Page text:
Location

New York, New York

Session Start Date

4-13-2004

Session End Date

4-17-2004

Keywords and Phrases

preload, surcharge, vertical drains, varved clay, consolidation settlement

Abstract

The Intermountain Power Project in Delta, Utah required construction of a Railcar Service Center near Provo, Utah. Preliminary investigations related to the design of the proposed facility revealed the presence of soft clays at the site adjacent to the foothills of the Wasatch Mountains. Detailed geotechnical laboratory and field investigations were performed using relatively undisturbed California samples, thin-walled Shelby tube samples, and cone penetration test soundings. The detailed investigations revealed the presence of a significant layer of deep, soft varved clay. This soft clay layer originated from alluvial deposits from the old Lake Bonneville. Because of the need to develop the site to substantially higher final grade elevation, which in turn necessitated the placement of supplemental fill material, the project team decided to use a preload/surcharge fill (comprised of soil to be used in the ultimate site development) and prefabricated vertical drain system designed to mitigate long term settlements for the facility. The impetus for adopting this design approach was to use shallow foundation systems for the project, as opposed to a more expensive foundation system consisting of driven pile foundations. The designers used two basic approaches to the ultimate development of the site as impacted by the underlying soft, compressible varved clay.

1. Laboratory triaxial strength testing and cone penetration test (CPT) sounding were used to develop a site-specific shear strength profile.

2. One-dimensional consolidation testing, including time rate analyses, was used to define a past pre-consolidation confining pressures and the anticipated virgin compression parameters.

The overall preload system design accounted for the rate of fill installation, global stability of the fill/natural soil profile, and anticipated internal drainage conditions of the varved clay. Design predictions related to magnitude, rate and duration of the preload settlement are compared with actual settlement measurements of the fill and deeper, intermediate strata within the varved clay. The magnitude of settlement related to the surcharge fill approached 7 inches. An ancillary and coincident activity related to the preload activities included the performance and interpretation of a pile load test installed into the varved clay profile. The strength profile developed for project design is also used to analyze the load transfer mechanisms during the pile load test, which also provided an understanding of the ultimate pile capacity as defined by the load test.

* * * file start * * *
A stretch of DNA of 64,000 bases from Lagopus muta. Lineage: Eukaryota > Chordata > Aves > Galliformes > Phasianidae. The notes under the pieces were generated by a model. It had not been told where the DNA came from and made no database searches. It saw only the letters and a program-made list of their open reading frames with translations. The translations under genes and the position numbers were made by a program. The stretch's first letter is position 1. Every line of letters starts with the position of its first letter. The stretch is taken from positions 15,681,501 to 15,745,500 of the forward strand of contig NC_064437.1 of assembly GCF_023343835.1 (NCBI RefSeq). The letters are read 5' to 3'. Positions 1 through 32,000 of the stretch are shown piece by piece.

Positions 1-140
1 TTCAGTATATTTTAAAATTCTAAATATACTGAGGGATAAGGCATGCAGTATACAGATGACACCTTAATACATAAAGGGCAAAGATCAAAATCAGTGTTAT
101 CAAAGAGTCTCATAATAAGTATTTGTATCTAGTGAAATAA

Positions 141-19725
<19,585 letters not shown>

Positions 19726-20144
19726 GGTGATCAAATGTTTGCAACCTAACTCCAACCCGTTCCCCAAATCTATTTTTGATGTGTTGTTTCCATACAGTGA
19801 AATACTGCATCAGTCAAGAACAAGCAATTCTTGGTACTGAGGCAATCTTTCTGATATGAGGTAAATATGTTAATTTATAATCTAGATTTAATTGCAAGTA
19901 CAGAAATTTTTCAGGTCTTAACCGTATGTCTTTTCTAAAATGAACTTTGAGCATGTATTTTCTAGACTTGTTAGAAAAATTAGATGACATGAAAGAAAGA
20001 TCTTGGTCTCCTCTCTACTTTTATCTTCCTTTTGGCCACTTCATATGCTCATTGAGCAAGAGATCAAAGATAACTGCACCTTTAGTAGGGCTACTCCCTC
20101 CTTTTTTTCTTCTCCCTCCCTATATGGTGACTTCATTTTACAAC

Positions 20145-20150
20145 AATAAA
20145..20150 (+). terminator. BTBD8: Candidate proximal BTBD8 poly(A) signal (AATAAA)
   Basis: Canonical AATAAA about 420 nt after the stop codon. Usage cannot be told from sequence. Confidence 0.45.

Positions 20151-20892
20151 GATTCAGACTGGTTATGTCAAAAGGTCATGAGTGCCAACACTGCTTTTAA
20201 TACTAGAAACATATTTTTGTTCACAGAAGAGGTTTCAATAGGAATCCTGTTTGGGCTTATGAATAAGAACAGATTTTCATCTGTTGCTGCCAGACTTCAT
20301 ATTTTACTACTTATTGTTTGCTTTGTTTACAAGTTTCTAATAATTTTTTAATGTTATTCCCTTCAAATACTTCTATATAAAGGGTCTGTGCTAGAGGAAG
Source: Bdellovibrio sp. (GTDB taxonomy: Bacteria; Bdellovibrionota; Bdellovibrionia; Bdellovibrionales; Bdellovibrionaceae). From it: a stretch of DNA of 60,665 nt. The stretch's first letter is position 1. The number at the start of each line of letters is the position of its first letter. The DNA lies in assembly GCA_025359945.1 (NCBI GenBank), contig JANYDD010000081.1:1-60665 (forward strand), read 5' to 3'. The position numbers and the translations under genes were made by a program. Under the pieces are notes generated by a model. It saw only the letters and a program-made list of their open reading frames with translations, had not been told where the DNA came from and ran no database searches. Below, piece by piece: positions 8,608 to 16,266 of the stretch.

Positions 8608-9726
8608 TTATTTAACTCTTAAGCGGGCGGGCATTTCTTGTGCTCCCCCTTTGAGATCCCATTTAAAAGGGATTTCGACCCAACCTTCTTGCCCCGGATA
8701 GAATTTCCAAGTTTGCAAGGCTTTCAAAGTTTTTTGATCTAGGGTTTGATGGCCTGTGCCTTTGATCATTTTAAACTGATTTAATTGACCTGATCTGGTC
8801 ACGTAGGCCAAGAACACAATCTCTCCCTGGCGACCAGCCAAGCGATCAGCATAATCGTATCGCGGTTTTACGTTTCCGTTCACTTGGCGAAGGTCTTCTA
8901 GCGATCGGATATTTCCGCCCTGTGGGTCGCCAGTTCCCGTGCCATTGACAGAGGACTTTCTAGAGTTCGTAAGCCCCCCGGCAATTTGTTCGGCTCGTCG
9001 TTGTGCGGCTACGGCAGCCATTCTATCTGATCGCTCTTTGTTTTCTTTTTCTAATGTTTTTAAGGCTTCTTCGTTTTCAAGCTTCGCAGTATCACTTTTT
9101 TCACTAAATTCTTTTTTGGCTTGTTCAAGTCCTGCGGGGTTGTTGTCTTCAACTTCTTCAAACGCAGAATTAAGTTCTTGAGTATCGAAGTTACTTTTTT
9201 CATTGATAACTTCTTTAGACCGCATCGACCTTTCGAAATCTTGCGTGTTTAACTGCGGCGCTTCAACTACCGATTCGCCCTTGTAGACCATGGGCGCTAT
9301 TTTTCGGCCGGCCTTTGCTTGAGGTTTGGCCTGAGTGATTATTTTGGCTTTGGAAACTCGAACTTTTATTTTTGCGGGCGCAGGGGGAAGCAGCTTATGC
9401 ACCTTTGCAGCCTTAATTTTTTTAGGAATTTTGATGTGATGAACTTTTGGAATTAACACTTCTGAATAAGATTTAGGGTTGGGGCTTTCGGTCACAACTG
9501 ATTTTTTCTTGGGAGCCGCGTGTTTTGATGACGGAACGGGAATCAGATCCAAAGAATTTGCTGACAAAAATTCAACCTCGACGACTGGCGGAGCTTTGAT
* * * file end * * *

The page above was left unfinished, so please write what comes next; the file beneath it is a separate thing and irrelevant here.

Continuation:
Department(s)

Civil, Architectural and Environmental Engineering

Appears In

International Conference on Case Histories in Geotechnical Engineering

Meeting Name

Fifth Conference

Publisher

University of Missouri--Rolla

Publication Date

4-13-2004

Document Version

Final Version

Rights

© 2004 University of Missouri--Rolla, All rights reserved.

Document Type

Article - Conference proceedings

File Type

text

Language

English

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Apr 13th, 12:00 AM Apr 17th, 12:00 AM

Surcharge Fill and Vertical Drain System Improves Soft Clay Site

New York, New York

The Intermountain Power Project in Delta, Utah required construction of a Railcar Service Center near Provo, Utah. Preliminary investigations related to the design of the proposed facility revealed the presence of soft clays at the site adjacent to the foothills of the Wasatch Mountains. Detailed geotechnical laboratory and field investigations were performed using relatively undisturbed California samples, thin-walled Shelby tube samples, and cone penetration test soundings. The detailed investigations revealed the presence of a significant layer of deep, soft varved clay. This soft clay layer originated from alluvial deposits from the old Lake Bonneville. Because of the need to develop the site to substantially higher final grade elevation, which in turn necessitated the placement of supplemental fill material, the project team decided to use a preload/surcharge fill (comprised of soil to be used in the ultimate site development) and prefabricated vertical drain system designed to mitigate long term settlements for the facility. The impetus for adopting this design approach was to use shallow foundation systems for the project, as opposed to a more expensive foundation system consisting of driven pile foundations. The designers used two basic approaches to the ultimate development of the site as impacted by the underlying soft, compressible varved clay.

1. Laboratory triaxial strength testing and cone penetration test (CPT) sounding were used to develop a site-specific shear strength profile.

2. One-dimensional consolidation testing, including time rate analyses, was used to define a past pre-consolidation confining pressures and the anticipated virgin compression parameters.

The overall preload system design accounted for the rate of fill installation, global stability of the fill/natural soil profile, and anticipated internal drainage conditions of the varved clay. Design predictions related to magnitude, rate and duration of the preload settlement are compared with actual settlement measurements of the fill and deeper, intermediate strata within the varved clay. The magnitude of settlement related to the surcharge fill approached 7 inches. An ancillary and coincident activity related to the preload activities included the performance and interpretation of a pile load test installed into the varved clay profile. The strength profile developed for project design is also used to analyze the load transfer mechanisms during the pile load test, which also provided an understanding of the ultimate pile capacity as defined by the load test.